Tabor Grand Opera House
16th Street & Curtis Street,
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Horace A.W. Tabor, having made his fortune in the silver mines of Leadville, and having already built a great opera house there, moved his family to Denver, and immediately began making plans to build an even bigger opera house, one that would put Denver on the map.
No expense was spared. The finest woods were used for the seating and boxes, including Japanese cherry and Honduras mahogany, and the decoration was described as “Egyptian Moresque” by one local reporter. Three entrances opened into a rotunda, roofed with stained glass, 70 by 20 feet in dimension. Next to this area was the lobby, decorated with two immense mirrors, and a ceiling painted with frescoes. A large chandelier lighted the scene. The hallways and stairways were covered in rich Wilton carpeting of crimson, with a green border. Plush mohair seats and curved balconies faced the large stage, 72 feet wide by 50 feet deep, which was graced with a huge painted curtain. Seating capacity was 1,500. The ceiling of the auditorium was 65 feet above the floor. In the center was a circular dome 30 feet across, which was painted to represent a sky with clouds. The rest of the area was decorated with laurel leaves and other paintings and murals, in rich maroon, gold, blue, orange and black. Three tiers of box seats rose upward from the front of the auditorium, all of the seats covered with crimson plush. The walls of the interior were covered in wallpaper specially designed for the theater. The floors throughout were done in different woods, with parquet being the predominant style, and much of that was covered with thick Brussels carpeting. Most of the woodwork throughout the building was done in heavy paneling with occasional carving and gilding. Heavy cut glass globes covered the gaslights on all floors.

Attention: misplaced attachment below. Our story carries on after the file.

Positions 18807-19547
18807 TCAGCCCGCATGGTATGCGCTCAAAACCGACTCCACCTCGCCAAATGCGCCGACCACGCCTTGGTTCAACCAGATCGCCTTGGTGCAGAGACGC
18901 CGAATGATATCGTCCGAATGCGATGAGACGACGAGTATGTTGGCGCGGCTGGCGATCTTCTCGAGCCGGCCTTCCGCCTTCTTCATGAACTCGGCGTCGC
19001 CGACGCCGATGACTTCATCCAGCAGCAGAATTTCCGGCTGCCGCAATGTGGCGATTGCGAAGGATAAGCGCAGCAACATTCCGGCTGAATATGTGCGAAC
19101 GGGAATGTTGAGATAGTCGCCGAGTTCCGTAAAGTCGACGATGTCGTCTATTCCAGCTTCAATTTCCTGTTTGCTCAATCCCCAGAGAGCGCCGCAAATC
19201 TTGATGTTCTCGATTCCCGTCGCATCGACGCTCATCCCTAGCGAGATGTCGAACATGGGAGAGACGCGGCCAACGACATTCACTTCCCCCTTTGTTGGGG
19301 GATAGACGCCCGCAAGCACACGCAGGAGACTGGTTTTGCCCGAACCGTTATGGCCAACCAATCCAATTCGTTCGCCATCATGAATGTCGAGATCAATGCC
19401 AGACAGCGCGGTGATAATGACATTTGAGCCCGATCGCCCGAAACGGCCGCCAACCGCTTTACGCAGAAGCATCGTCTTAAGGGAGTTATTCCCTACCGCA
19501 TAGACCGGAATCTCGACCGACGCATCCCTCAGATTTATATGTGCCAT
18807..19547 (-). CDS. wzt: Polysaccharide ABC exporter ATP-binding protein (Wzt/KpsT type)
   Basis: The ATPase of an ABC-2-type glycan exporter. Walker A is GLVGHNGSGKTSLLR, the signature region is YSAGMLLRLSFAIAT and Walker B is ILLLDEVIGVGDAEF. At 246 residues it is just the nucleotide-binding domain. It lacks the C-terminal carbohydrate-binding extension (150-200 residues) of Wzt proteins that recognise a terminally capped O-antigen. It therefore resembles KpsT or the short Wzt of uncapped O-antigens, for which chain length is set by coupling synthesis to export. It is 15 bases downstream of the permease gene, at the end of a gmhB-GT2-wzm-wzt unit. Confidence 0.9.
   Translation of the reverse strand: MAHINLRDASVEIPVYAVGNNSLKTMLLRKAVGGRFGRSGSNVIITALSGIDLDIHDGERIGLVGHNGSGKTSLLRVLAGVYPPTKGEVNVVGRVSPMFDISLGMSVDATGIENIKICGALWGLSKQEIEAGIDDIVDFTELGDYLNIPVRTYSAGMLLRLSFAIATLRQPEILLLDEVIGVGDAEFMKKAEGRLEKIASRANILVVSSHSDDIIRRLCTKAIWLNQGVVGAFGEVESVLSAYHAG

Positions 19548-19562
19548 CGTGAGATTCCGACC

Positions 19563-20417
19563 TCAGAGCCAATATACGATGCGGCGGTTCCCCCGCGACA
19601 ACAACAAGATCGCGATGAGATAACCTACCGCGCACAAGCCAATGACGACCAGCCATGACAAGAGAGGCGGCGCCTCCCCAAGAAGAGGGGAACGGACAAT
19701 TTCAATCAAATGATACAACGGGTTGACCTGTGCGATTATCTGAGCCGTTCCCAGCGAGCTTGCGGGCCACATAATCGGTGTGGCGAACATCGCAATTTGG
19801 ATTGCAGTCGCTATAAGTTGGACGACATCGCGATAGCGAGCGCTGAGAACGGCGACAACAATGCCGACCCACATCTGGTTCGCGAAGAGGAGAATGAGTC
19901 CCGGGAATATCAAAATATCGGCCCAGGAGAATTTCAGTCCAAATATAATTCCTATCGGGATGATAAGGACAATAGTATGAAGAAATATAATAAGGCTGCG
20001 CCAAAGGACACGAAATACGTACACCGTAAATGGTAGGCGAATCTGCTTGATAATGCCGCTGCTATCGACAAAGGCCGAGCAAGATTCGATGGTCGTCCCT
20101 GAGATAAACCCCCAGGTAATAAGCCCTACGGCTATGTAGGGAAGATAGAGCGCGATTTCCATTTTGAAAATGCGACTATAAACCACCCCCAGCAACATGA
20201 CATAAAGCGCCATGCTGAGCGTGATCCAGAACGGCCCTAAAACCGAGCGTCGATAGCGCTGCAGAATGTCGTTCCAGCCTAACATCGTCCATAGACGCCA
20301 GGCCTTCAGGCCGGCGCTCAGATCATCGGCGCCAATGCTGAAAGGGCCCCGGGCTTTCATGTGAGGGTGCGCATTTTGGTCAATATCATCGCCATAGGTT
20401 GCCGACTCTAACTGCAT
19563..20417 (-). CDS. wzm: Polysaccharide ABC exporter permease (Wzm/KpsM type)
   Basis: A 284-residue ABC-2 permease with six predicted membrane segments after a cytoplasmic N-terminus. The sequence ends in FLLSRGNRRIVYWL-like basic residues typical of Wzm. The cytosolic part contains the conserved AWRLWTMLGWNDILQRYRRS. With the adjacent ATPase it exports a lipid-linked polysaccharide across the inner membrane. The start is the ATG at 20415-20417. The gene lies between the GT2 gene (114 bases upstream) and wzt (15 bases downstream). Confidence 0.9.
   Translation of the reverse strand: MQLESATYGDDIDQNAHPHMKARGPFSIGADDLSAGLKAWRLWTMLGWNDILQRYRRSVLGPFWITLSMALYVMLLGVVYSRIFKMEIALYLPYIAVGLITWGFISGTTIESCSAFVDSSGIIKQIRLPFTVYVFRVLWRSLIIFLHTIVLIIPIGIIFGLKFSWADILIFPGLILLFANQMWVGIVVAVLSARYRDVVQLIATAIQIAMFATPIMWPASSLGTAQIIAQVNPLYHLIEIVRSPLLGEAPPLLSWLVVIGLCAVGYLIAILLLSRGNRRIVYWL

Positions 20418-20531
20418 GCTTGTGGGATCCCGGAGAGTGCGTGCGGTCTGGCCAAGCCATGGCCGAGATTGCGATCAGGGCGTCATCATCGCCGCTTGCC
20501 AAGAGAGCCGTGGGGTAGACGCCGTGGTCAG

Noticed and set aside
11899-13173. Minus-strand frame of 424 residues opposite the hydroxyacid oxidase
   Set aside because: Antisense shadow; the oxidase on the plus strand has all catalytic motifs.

Aside from grand opera, the Tabor Grand featured light operas, plays, musicals, and played host to many charity balls, concerts and comedies. The All-Star Specialty Company, the Taborettes, and the Pantomime Carnival were among the early acts booked there.
The structure was remodeled considerably in 1921 to accommodate motion pictures. The name was changed to the Colorado Theater, and was changed back to The Tabor in about 1930. What, at the time, was asserted to be the largest steel girder ever installed in a public building, was put into place to hold up the weight of most of the balcony. The rest of the theater, from the lobby to the lounges, was decorated in the then-popular Spanish Renaissance style. Through the 1920s and 1930s some of the biggest names in entertainment played the house. Some were just starting their careers, such as Judy Garland, when she was a member of the singing Gumm sisters, the Andrew Sisters, and a very young Donald O'Connor.
Aside from the vast theater itself, the building held offices for architects, lawyers, physicians and dentists. Shops at street level sold everything from jewelry to shoes. The building was also home to a dance studio, art school and the Civic Symphony Orchestra, predecessor to the Denver Symphony.
The theater held its own during the heyday of the movie palaces, but like many, started to feel a pinch by the mid 1940s. It was sold in 1949 for $1,000,000 and the new owners made an effort to stage legitimate theater there, while struggling to keep up with the advent of television and the flight, by many, to the suburbs. Again known as the Tabor, it held Denver’s premiere of “Around the World in 80 Days” in 1957, and the following year installed a Cinemiracle screen, an offshoot of Cinerama, for the showing of “Windjammer”, the first film using the new process.
Plans were made as early as 1945 to demolish the building for offices, and it faced that threat again in 1961. After a futile attempt to keep its doors open by showing occasional second run movies, it was obvious that the old theater was too big and too costly, and it closed its doors for the final time. The Tabor Grand Opera House was torn down in 1964. The famous painted curtain was given to the Central City Opera House Association that same year, but it was too large to display. It went into storage and remained there for years, disintegrating, before being hauled to the dump. The former Tabor Grand property is now occupied by the Denver branch of the Federal Reserve Bank of Kansas City.
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